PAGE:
Also among the treats on Orcas Island is Moran State Park. Even if you aren’t camping here (but with so much to see and do here, you may wish to), spend time exploring the park’s 5,252-acre wilderness, which includes five freshwater lakes and miles of hiking trails. The highest point in the San Juan Islands is in Moran State Park “” 2,409-foot Mount Constitution. You can drive to within 100 steps of the top and then walk up to a stone observation tower built by the Civilian Conservation Corps in 1936. Besides taking in the incredible views of neighboring islands from the top, you’ll learn about Robert Moran, patron of the park.
Another interesting stop on Orcas Island is the Rosario Resort and Spa, listed on the National Register of Historic Places. It’s fun to go there and poke around in the island’s history, not to mention enjoy a meal with a pristine view of Cascade Bay. Originally built as a dream house in 1906 by shipping magnate Robert Moran (the same man who donated the land that became Moran State Park), the mansion is filled with antiques, such as a working 1,972-pipe Aeolian organ and a Tiffany chandelier. Mr. Moran surrounded himself with such luxuries after being told he had just another year to live. Interestingly, he outlived his doctor’s prognosis by 40 years and enjoyed a long, happy life on beautiful Orcas Island. Many of his personal photographs and original furnishings are displayed in the informal, free museum on the resort’s third floor. For more information, call (866) 801-7625 or visit www.rosarioresort.com.
San Juan Island
Dynamic San Juan is the most populated and popular of the four main islands. Ferries arrive on the east side at busy Friday Harbor, the only incorporated town in the island chain that is also the county seat. Upon disembarking, you’ll find an old-fashioned walkable downtown that is the best place on the island to stock up on camping supplies and groceries, grab a bite to eat, and shop. A few interesting stories explain the name Friday Harbor. One such legend claims that the name came about accidentally when a sailor inquired, “What bay is this?” Supposedly someone thought he had asked what day it was and replied, “Friday.”
The Whale Museum on San Juan Island is the best place to learn about this area’s most popular mammals “” orca whales. Orcas live in family groups called “pods” and the J, K, and L pods (totaling approximately 80 orcas) live in the waters surrounding the San Juan Islands. Each killer whale has a scientific name that denotes its pod and birth order, such as J-22 or K-21, but they are also fondly referred to by fun names such as Oreo, Cappuccino, and Mega. Whale-watchers and locals can easily identify each orca by the size and shape of its dorsal fin and its black-and-white saddle patches. Once you listen to the “songs” of whales and watch a 30-minute film about Pacific Northwest orcas, you just might want to participate in the museum’s Orca Adoption Program (funds are used to ensure the long-term well-being of the resident pods). The Whale Museum also covers the history of marine mammals and has a collection of exhibits, including real whale skeletons.
For more information about the Whale Museum, call (800) 946-7227 or visit www.whalemuseum.org.
Once beyond Friday Harbor’s city limits, commerce and crowds are replaced by pastoral farmlands; forests; gently rolling hills; and, of course, miles of gorgeous waterfront. You’ll likely see more grazing alpacas and llamas than cattle when driving around the 15-mile-long island.
Lime Kiln Point State Park, also called Whale Watch Park, is approximately 10 miles west of Friday Harbor, situated on a rocky tip facing Haro Strait (the waterway that divides the United States from Vancouver Island, British Columbia, Canada). Lime Kiln Point is the best place on the island to view orcas from the shore, as these mammals feed in the area in spring, summer, and early fall. Chances are one in four that you’ll spot orcas from here on any given day, and chances are even greater for seeing porpoises, seals, sea lions, and otters. Deer often meander along the park’s wooded trails, too. In 1860, a lime-producing business operated here. Kilns were built to fire the limestone that produced lime, giving Lime Kiln Point its name.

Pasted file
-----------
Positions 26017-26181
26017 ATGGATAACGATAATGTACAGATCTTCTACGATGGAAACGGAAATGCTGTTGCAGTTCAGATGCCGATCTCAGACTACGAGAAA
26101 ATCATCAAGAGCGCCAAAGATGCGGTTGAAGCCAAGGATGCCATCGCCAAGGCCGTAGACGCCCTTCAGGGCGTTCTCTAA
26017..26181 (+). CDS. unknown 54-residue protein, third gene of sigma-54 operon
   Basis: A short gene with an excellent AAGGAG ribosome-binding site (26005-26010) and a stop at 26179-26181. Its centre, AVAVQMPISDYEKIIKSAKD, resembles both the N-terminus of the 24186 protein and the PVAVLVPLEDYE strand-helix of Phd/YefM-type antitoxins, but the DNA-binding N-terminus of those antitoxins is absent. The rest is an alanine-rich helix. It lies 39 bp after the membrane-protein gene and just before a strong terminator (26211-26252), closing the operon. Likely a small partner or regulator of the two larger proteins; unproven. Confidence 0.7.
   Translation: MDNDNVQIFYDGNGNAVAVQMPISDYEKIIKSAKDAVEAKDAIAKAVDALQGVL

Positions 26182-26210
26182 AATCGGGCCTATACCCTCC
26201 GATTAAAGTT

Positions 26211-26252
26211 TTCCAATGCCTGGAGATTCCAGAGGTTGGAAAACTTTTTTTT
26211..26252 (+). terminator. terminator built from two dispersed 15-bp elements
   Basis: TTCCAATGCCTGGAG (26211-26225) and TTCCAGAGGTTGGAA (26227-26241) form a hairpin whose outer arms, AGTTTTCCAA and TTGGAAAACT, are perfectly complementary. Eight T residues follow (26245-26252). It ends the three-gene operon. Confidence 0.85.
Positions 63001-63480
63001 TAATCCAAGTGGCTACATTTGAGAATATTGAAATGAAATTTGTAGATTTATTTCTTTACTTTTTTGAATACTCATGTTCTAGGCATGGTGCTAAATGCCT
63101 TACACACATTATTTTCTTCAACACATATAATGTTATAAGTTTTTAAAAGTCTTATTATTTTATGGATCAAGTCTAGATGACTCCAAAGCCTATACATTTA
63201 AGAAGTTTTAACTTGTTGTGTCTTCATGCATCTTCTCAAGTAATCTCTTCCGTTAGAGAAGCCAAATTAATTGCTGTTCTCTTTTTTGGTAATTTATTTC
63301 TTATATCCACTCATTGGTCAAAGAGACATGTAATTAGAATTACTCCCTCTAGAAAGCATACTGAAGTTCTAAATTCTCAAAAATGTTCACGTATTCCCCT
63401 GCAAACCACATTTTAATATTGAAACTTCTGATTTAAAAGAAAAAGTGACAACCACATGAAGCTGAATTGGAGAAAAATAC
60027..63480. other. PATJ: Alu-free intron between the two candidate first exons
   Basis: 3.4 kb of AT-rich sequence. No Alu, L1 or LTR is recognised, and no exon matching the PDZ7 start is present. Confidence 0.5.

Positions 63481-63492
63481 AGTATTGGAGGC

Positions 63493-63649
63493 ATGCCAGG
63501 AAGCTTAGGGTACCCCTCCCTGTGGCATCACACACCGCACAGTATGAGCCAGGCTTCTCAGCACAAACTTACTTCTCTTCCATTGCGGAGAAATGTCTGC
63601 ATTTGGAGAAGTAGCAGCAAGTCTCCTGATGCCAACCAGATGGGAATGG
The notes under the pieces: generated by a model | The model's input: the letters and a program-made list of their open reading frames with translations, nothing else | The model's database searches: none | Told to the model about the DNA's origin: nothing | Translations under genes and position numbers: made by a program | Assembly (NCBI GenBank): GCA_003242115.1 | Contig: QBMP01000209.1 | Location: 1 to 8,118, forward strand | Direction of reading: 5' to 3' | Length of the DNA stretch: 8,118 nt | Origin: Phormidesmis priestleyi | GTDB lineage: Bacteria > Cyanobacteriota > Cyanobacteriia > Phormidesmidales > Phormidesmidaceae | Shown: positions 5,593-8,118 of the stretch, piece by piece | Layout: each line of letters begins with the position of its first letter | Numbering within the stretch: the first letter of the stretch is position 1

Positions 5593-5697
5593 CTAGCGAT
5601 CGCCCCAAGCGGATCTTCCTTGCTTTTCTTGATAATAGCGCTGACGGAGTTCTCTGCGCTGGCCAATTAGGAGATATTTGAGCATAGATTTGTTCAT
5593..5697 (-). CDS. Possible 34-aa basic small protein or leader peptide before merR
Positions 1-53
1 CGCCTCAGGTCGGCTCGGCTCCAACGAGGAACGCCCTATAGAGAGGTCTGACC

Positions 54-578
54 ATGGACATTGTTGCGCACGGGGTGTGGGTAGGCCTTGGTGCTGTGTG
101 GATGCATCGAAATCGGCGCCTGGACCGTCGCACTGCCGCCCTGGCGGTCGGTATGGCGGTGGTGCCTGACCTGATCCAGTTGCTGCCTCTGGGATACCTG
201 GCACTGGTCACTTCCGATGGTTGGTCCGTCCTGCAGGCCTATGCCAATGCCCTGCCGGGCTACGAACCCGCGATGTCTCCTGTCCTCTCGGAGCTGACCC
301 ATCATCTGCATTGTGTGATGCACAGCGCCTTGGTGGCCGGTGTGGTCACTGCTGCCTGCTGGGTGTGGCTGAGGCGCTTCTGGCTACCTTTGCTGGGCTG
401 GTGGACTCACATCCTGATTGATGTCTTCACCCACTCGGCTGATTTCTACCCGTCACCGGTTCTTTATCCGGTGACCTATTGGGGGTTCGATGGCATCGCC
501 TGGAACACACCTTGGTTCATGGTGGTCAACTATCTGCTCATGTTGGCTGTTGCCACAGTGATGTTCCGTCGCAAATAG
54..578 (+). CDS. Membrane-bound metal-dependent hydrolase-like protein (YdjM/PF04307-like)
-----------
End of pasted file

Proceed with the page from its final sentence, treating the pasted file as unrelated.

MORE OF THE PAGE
In addition to state and county parks, San Juan has a national park with an odd history; it commemorates the “Pig War” of 1859. For more than 10 years, Americans and Britons lived on the island, each with hopes of taking possession of the San Juan Island group. Since tempers already were short from years of haggling for control, when an American shot a pig belonging to a Brit, annoyance escalated into aggression. For a few months, American soldiers and British Royal Marines were on the verge of war, but officials on both sides restored order before casualties occurred. Both nations continued to jointly occupy the island until Kaiser Wilhelm I of Germany, acting as arbitrator, awarded the islands to the United States in 1872.
Appropriately, the national park is split into two camps 13 miles apart, with American Camp on the south end of the island and English Camp up north. Together they interpret the Pig War crisis and celebrate how Britain and America proved it is possible for nations to settle their differences without violence.
Visitors today can hike, picnic, and explore the area; no campground is available, however. The park’s visitors center has cases full of artifacts from both American and British camps. For more information, call (360) 378-2902 or visit www.nps.gov/sajh.
The cool ocean water helps create a good climate here for growing lavender. Owners of a local lavender farm call their place “Pelindaba,” which in Zulu means “place of great gatherings.” Quite fitting for an organic lavender farm founded to preserve the rural island’s farmland from development and pollution, create employment opportunities, and provide a destination of natural beauty for all to enjoy. The owners, Susan and Stephen Robins, have definitely succeeded.